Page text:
US tells its citizens to leave Libya amid unrest

Armed men loyal to General Khalifa Haftar in Benghazi - 19 May 2014 The US has warned its citizens to leave the country, saying Libya is "unstable and unpredictable"

The US state department has warned any American citizens in Libya to leave the country immediately.

It said the situation in the country remained unpredictable and unstable.

On Tuesday, the US said it was sending a warship carrying around 1,000 marines to the region for any possible evacuation of American officials.

Concern over the situation in Libya has increased after a renegade general launched an assault against Islamist militias in Benghazi.

Gen Khalifa Haftar last week urged the judiciary to appoint a crisis government to oversee new elections after accusing Libya's leaders of "fostering terrorism".

A man holds a picture of General Khalifa Haftar during a show of support in Benghazi - 23 May 2014 Unrest in Libya has worsened in recent weeks after General Haftar vowed to take on Islamist militants

Dozens of state bodies have pledged their support for Gen Haftar.

But the government called his assault an "attempted coup" and ordered the arrest of those taking part.

The unstable situation has led the US to call for its citizens to leave the troubled country as soon as possible.

"US citizens currently in Libya should exercise extreme caution and depart immediately," the state department said on Tuesday.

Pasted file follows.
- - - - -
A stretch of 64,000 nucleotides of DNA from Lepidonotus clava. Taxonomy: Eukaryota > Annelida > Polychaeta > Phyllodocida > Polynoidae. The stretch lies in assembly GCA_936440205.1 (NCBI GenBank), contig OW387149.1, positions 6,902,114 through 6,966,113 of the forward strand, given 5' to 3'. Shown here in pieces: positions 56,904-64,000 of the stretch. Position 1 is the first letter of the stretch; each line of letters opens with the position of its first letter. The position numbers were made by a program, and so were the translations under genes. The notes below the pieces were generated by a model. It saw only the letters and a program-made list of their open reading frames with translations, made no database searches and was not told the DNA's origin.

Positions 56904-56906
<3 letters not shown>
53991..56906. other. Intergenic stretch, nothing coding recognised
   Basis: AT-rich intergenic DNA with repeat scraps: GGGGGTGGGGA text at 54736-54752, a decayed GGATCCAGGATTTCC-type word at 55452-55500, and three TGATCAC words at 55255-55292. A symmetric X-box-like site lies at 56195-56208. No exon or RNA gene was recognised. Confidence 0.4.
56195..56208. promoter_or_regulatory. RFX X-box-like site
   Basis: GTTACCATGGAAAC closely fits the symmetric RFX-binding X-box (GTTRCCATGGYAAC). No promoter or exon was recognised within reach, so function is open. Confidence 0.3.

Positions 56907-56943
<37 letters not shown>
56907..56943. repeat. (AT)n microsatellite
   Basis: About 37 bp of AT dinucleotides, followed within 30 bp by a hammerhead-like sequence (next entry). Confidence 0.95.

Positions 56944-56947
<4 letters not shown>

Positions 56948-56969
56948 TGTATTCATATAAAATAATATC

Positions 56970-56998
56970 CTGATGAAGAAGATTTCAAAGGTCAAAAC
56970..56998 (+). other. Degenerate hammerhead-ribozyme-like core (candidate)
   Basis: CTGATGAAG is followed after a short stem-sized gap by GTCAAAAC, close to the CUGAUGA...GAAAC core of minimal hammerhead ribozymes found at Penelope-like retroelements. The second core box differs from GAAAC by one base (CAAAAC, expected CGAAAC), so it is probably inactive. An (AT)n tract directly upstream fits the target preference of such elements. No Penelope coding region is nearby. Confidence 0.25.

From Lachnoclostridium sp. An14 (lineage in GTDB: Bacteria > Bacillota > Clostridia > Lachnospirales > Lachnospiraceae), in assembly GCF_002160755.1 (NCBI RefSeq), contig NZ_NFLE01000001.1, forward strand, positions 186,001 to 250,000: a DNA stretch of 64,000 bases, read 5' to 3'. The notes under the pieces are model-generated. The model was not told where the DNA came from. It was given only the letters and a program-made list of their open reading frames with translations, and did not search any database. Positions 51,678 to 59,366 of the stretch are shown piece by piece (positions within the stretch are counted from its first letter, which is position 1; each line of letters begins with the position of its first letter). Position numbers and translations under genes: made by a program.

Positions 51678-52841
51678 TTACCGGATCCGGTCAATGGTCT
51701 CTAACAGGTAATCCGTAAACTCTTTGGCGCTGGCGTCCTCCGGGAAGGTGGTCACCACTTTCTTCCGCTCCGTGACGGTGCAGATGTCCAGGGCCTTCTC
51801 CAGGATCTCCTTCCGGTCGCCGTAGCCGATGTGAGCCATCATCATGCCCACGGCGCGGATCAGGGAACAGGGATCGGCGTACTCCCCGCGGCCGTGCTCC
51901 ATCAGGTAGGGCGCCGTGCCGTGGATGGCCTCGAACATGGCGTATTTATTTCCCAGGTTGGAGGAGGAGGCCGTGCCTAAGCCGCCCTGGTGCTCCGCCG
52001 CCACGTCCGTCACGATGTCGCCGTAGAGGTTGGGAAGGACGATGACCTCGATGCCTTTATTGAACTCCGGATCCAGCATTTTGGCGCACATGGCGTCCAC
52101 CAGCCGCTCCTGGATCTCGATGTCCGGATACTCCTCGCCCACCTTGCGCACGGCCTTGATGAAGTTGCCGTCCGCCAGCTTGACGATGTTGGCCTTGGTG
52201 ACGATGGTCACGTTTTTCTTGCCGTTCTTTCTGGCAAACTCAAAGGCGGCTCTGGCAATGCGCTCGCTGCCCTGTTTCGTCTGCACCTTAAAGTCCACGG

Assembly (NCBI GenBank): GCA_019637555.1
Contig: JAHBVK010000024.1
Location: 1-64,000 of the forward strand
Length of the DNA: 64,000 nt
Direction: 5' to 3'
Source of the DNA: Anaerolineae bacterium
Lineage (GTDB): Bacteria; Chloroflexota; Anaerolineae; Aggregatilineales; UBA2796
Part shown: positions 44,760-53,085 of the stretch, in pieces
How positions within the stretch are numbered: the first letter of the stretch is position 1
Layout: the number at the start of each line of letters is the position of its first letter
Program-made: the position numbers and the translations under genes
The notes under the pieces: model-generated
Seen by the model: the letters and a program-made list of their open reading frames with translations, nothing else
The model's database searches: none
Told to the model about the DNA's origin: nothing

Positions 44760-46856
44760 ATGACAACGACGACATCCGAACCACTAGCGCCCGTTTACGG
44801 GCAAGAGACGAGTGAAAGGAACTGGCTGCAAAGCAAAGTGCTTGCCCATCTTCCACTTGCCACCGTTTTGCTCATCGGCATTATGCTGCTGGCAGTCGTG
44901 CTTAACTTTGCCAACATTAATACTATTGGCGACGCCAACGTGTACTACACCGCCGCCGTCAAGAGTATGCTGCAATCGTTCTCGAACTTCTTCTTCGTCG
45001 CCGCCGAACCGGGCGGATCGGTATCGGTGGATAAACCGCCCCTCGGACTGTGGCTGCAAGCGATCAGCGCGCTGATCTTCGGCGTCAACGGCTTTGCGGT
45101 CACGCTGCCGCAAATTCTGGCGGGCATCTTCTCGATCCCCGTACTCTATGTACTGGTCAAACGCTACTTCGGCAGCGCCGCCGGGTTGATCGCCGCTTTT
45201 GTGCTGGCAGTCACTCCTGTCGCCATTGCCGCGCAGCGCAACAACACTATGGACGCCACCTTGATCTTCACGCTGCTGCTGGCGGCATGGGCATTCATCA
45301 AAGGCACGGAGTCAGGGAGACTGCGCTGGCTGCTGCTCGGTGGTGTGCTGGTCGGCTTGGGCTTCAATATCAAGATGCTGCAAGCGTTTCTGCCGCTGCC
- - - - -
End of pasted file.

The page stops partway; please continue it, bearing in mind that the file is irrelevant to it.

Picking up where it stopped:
It warned against all but essential travel to Tripoli and against any travel outside the Libyan capital.

USS Bataan, a Wasp-class amphibious assault ship - 30 November 2001 A US official said USS Bataan, which carries around 1,000 marines, could deal with any evacuation

An American defence official told the AFP news agency that one of its warships was also being sent to the region in case US staff needed to be evacuated from Libya.

The USS Bataan, which carries around 1,000 US Marines and several helicopters, was to be in the area "in a matter of days," the official said, adding that it was a "precautionary" measure.

The US decision comes amid ongoing controversy over a September 2012 attack on the US consulate in Benghazi in which four Americans, including ambassador Christopher Stevens, were killed.

Gunmen attacked the home of Libya's new prime minister on Tuesday.

An aide to Ahmed Maiteg said the prime minister and his family were in the house at the time but escaped unharmed.

Mr Maiteg, 42, was elected prime minister earlier this month to replace Abdullah al-Thani, who resigned in April following an attack on his family.

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